The House’s second-ranking Republican signaled a concrete interest in repairing the parts of the Voting Rights Act struck down by the Supreme Court on Tuesday.
House Majority Leader Eric Cantor’s interest, he said in a statement Tuesday evening, was one born of a personal experience.
Earlier this year, the Virginia Republican participated in the congressional delegation that Rep. John Lewis, D-Ga., leads back to Selma, Ala., annually. That pilgrimage visits the sites of the civil rights movement, particularly one where, during a nonviolent demonstration, an explosion of police brutality erupted that left Lewis, then a young activist, with severe injuries.
“My experience with John Lewis in Selma earlier this year was a profound experience that demonstrated the fortitude it took to advance civil rights and ensure equal protection for all,” Cantor said. “I’m hopeful Congress will put politics aside, as we did on that trip, and find a reasonable path forward that ensures that the sacred obligation of voting in this country remains protected.”
Earlier in the day, the court handed out a 5-4 decision that struck down a provision of the landmark legislation that required some states to obtain federal approval for revising its voting laws and regulations. The states targeted included those with a history of voter disenfranchisement, predominantly those in the South.
Many Republicans, including Gregg Harper of Mississippi and Lynn Westmoreland of Georgia, issued statements throughout the day noting the court’s ruling as one that recognized the gains their states had made since the first iteration of the Voting Rights Act was passed in 1965 in response to racial discrimination at the polls.
Westmoreland said no one should be surprised that the court ruled part of the act unconstitutional given that the criteria used to determine discrimination were outdated.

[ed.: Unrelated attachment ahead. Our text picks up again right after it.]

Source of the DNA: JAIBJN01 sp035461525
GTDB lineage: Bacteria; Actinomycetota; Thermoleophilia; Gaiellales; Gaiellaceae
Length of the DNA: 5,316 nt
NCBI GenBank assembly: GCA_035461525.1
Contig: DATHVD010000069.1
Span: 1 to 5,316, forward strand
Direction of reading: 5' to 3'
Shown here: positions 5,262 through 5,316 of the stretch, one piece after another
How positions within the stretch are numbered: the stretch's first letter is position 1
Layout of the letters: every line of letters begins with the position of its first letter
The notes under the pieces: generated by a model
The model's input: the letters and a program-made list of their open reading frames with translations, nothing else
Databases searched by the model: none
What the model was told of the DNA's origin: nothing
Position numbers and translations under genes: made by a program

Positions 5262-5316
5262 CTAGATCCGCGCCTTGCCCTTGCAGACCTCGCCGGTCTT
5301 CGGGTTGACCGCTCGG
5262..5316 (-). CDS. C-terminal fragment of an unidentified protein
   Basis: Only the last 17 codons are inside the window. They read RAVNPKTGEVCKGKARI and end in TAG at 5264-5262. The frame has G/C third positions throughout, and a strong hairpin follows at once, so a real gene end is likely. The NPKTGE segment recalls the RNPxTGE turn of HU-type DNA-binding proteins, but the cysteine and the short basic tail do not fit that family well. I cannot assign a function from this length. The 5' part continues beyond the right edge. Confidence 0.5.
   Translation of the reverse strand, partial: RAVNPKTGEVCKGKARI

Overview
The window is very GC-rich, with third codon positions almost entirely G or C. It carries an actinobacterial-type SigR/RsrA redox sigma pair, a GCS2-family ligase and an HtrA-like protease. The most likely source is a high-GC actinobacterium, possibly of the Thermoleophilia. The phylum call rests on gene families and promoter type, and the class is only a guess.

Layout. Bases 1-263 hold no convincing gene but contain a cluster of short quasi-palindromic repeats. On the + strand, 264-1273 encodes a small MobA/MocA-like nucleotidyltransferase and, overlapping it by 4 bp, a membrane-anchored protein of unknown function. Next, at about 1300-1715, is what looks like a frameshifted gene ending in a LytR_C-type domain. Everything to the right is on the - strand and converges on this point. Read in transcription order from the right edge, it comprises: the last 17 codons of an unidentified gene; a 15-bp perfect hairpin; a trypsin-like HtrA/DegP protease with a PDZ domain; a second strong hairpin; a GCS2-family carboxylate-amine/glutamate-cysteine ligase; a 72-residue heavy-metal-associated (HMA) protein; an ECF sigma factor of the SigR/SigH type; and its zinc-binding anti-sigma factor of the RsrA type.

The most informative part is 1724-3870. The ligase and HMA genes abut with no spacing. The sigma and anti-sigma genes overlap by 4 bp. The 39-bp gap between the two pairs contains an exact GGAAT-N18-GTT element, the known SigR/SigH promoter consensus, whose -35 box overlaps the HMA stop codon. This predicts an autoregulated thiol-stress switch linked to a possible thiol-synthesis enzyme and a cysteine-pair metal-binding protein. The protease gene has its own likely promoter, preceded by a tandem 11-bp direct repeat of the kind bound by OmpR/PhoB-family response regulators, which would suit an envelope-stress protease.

“We no longer suffer from the voting rights issues we saw in 1965 that led to the passage of the Voting Rights Act,” he said in his statement.
He offered an amendment in 2006 that would have updated the law, and, like Cantor, wants to fix it.
“If my colleagues had only joined me in updating the law, we would not be at a place where the VRA has essentially become toothless,” he said. He proposed using data from the three most recent presidential elections to determine which states would be subject to preclearance.
Members of GOP leadership, however — among them Speaker John A. Boehner of Ohio — have by and large declined to weigh in, letting comments made by Judiciary Chairman Robert W. Goodlatte, R-Va., speak for themselves.
“The 2006 reauthorization of the Voting Rights Act did not change the criteria that determines which jurisdictions are subject to the special rules that require them to get advance pre-clearance from the Department of Justice or a federal court before they can change their voting rules,” he said. “The Supreme Court has now decided that original coverage formula does not meet constitutional requirements. This decision in no way affects the permanent, nationwide ban on racial discrimination in voting found in Section 2 of the Voting Rights Act, which remains in place.”
Many Democrats, meanwhile — including House Minority Whip Steny H. Hoyer of Maryland — have called for Congress to come together to develop a new way of picking states that must receive federal approval before revising voting laws, a call echoed by Chief Justice John G. Roberts Jr., who wrote the majority opinion and called the current formula outdated.
Though Cantor’s statement is significant, it stopped short of suggesting what sort of legislative remedy he deemed appropriate. Cantor also did not acknowledge the reality of just how difficult it might be to get both parties, and both chambers, to agree on such a remedy given general partisan divisiveness.